Promises and Constraints: Why is Macron Pressuring Arms Companies in France to Accelerate Production?

The French government threatened local defense companies with measures including procurement orders.

The French government threatened local defense companies with measures including procurement orders.

2 months ago

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Following the Russian invasion of Ukraine in February 2022, France urged its arms companies to adopt the principle of "war economy."

It has become apparent how French defense industries are affected by the orders for ammunition and weapons promised by Paris to its allies, particularly Ukraine and Eastern European countries.

Fast Pace

In this context, on March 26, 2024, Minister of the Armed Forces Sebastien Lecornu emphasized the need to "produce more ammunition and weapons faster" to meet the army's needs and support Ukraine. 

He announced, during an unprecedented press conference in Paris at the headquarters of the Army General Staff, that he is seriously considering sending requests to arms manufacturing companies to accelerate production, marking the first time since the start of the war in Ukraine.

The French government has threatened local defense companies with measures, including procurement orders to prioritize demand and expedite the production of missiles and artillery shells. It also pressures defense companies to shorten delivery times for items ranging from MMP anti-tank missiles to 155 mm shells for Caesar howitzers.

Lecornu stated that French defense companies need to produce more and faster to assist Ukraine and secure export contracts, which are essential to maintaining the French defense industry model.

The pressure the minister is trying to exert represents a tangible step following statements made by President Emmanuel Macron in June 2022 to support Kyiv, which included adopting what he called a "war economy."

The Minister of the Armed Forces' words come after Paris lost "some contracts," especially in Eastern Europe, due to worse delivery times than competitors offered.

France aims to swiftly produce 40,000 155 mm shells annually, then ramp up to 100,000 to 150,000 shells per year, according to the French Armed Forces. The current goal is 100,000 shells in 2024, including 80,000 for Ukraine supported by France to face the Russian invasion, and 20,000 for the French army.

These required figures reveal the extent of the shortage in French ammunition compared to the 30,000 shells delivered to Ukraine since the start of the war.

In this context, Lecornu sees black powder as the main bottleneck, as France identifies gunpowder sources, such as through recycling old ammunition.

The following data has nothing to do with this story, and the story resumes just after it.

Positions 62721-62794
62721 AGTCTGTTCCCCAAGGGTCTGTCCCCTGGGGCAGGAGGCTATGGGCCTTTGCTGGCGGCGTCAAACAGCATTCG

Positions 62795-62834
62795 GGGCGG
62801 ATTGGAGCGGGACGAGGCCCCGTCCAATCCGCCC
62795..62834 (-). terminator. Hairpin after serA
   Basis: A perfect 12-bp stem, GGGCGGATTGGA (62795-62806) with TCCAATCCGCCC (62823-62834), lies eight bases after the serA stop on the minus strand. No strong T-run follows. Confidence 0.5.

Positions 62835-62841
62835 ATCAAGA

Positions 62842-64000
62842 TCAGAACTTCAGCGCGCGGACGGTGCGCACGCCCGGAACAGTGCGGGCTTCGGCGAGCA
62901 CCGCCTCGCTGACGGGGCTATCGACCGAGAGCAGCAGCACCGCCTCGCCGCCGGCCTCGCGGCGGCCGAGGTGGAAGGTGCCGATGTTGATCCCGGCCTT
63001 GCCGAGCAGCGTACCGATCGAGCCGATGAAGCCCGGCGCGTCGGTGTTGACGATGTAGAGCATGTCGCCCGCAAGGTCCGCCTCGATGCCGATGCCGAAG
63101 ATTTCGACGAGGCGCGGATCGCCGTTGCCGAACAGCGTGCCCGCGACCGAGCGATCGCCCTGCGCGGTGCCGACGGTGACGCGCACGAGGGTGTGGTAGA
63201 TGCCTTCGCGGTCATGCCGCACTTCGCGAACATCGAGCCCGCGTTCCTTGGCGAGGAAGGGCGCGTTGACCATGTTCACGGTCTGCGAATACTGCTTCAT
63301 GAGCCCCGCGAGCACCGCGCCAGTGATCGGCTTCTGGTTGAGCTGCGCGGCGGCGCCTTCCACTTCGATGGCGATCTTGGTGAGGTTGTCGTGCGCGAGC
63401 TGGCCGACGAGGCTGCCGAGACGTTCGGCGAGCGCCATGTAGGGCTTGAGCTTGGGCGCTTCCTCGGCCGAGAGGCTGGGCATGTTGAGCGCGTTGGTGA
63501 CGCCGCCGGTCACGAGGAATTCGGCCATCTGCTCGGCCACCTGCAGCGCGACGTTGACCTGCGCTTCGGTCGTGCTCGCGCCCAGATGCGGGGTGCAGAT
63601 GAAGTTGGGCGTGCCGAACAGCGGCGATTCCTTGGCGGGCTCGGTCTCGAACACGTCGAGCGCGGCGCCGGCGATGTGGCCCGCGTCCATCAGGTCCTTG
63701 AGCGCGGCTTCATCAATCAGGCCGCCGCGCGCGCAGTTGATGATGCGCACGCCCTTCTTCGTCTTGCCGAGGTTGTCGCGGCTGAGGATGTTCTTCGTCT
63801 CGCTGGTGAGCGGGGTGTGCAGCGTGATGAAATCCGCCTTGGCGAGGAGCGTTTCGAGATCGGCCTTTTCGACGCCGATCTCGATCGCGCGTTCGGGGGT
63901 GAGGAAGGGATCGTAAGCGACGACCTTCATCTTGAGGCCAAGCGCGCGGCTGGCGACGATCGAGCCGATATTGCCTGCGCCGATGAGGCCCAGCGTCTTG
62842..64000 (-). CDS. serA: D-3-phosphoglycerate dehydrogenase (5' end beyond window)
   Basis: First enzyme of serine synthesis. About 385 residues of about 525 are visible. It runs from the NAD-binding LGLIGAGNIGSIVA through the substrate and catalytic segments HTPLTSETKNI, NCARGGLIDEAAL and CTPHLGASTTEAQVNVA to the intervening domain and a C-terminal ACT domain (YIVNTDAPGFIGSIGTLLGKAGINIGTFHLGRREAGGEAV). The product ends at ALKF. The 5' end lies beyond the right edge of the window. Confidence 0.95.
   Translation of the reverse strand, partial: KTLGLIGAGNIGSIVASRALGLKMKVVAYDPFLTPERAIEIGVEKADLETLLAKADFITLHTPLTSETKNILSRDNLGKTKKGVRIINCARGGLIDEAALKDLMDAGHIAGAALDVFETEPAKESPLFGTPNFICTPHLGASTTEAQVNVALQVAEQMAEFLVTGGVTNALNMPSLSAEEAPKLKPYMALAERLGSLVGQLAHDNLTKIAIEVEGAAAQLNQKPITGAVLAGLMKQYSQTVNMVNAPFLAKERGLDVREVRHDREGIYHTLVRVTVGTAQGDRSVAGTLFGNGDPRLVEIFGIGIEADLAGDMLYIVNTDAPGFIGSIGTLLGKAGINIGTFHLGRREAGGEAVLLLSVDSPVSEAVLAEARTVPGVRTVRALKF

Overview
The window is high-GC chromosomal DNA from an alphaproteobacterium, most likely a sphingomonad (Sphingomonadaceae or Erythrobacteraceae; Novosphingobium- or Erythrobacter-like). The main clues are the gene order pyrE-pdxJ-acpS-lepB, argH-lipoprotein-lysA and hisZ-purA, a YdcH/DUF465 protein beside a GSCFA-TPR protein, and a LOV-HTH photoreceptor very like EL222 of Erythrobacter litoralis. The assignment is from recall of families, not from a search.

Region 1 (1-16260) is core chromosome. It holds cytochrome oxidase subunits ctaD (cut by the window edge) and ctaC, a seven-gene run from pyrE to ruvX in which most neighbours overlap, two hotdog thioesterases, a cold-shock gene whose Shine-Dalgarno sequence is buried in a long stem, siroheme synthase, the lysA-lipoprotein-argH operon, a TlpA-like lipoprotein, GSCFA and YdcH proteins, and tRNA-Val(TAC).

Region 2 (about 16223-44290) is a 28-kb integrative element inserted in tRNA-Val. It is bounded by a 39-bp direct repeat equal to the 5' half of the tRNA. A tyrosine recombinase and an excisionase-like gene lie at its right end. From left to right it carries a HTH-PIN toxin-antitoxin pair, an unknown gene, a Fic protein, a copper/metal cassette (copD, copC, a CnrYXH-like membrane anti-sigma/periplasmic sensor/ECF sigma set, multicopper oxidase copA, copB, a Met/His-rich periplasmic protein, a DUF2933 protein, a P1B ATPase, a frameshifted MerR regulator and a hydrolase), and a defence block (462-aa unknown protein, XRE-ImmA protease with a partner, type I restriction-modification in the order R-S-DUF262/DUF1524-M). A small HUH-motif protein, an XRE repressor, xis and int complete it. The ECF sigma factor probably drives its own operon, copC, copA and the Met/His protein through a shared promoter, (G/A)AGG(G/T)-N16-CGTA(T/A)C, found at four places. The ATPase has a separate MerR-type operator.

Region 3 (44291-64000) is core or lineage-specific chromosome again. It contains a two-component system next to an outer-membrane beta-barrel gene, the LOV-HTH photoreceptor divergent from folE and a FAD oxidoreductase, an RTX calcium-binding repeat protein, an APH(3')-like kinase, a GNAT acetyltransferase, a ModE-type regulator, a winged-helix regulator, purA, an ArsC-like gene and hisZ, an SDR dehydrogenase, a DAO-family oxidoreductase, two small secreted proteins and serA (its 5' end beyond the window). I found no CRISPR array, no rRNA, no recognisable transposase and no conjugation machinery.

The French military budget law for 2023 ensures the possibility of prioritizing and ordering requests for public interest and obliging manufacturing companies to maintain a minimum of vital supplies.

'Dark Side'

Experts affirm that the French army can seize any military production in its favor, compensating the affected parties financially. This reflects the "dark side of the war economy," involving reduced exports, increased imports, reduced civilian support, and decreased investment, leading to sharp contraction policies amid current inflation, suggesting France is on the brink of stagflation.

In France, the second-largest economy in Europe, inflation slowed to 2.9% after reaching 3.1% in January 2024, according to the National Institute of Statistics and Economic Studies (INSEE). However, monthly inflation rose by 0.8% between January and February 2024 after a monthly decline of 0.2%, according to the same institute.

Moody's credit rating agency noted on March 27, 2024, that it is unlikely for France to achieve its goal of reducing the overall deficit to 2.7% by 2027. Moody's stated that the additional savings of $10 billion in 2024 are insufficient to get the government back on track with its planned budget. 

Moody's also added that the announcement of reducing the deficit to 5.5% of GDP in 2023 makes it unlikely for the government to achieve its goal of reducing the deficit to 2.7% of GDP by 2027, as outlined in its medium-term budget plan presented in September 2023. 

The American agency, which set its schedule for updating the French rating on April 26, 2024, clarified that this opinion published is not a true rating.